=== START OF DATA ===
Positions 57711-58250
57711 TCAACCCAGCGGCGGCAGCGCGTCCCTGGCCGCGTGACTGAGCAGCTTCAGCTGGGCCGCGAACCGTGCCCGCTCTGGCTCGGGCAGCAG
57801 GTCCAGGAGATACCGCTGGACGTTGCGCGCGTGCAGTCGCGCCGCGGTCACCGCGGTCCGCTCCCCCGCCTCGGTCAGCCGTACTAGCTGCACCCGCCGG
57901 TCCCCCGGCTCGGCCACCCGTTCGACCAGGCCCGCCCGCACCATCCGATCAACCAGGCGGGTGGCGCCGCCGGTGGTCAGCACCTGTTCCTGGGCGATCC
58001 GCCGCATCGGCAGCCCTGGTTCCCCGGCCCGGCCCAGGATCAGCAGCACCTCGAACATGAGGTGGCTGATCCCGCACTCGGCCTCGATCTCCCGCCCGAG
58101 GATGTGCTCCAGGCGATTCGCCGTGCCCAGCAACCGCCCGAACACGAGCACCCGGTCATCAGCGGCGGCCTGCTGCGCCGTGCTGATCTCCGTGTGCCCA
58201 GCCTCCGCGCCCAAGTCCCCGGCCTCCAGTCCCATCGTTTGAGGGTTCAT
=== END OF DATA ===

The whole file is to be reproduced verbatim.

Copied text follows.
Positions 57711-58250
57711 TCAACCCAGCGGCGGCAGCGCGTCCCTGGCCGCGTGACTGAGCAGCTTCAGCTGGGCCGCGAACCGTGCCCGCTCTGGCTCGGGCAGCAG
57801 GTCCAGGAGATACCGCTGGACGTTGCGCGCGTGCAGTCGCGCCGCGGTCACCGCGGTCCGCTCCCCCGCCTCGGTCAGCCGTACTAGCTGCACCCGCCGG
57901 TCCCCCGGCTCGGCCACCCGTTCGACCAGGCCCGCCCGCACCATCCGATCAACCAGGCGGGTGGCGCCGCCGGTGGTCAGCACCTGTTCCTGGGCGATCC
58001 GCCGCATCGGCAGCCCTGGTTCCCCGGCCCGGCCCAGGATCAGCAGCACCTCGAACATGAGGTGGCTGATCCCGCACTCGGCCTCGATCTCCCGCCCGAG
58101 GATGTGCTCCAGGCGATTCGCCGTGCCCAGCAACCGCCCGAACACGAGCACCCGGTCATCAGCGGCGGCCTGCTGCGCCGTGCTGATCTCCGTGTGCCCA
58201 GCCTCCGCGCCCAAGTCCCCGGCCTCCAGTCCCATCGTTTGAGGGTTCAT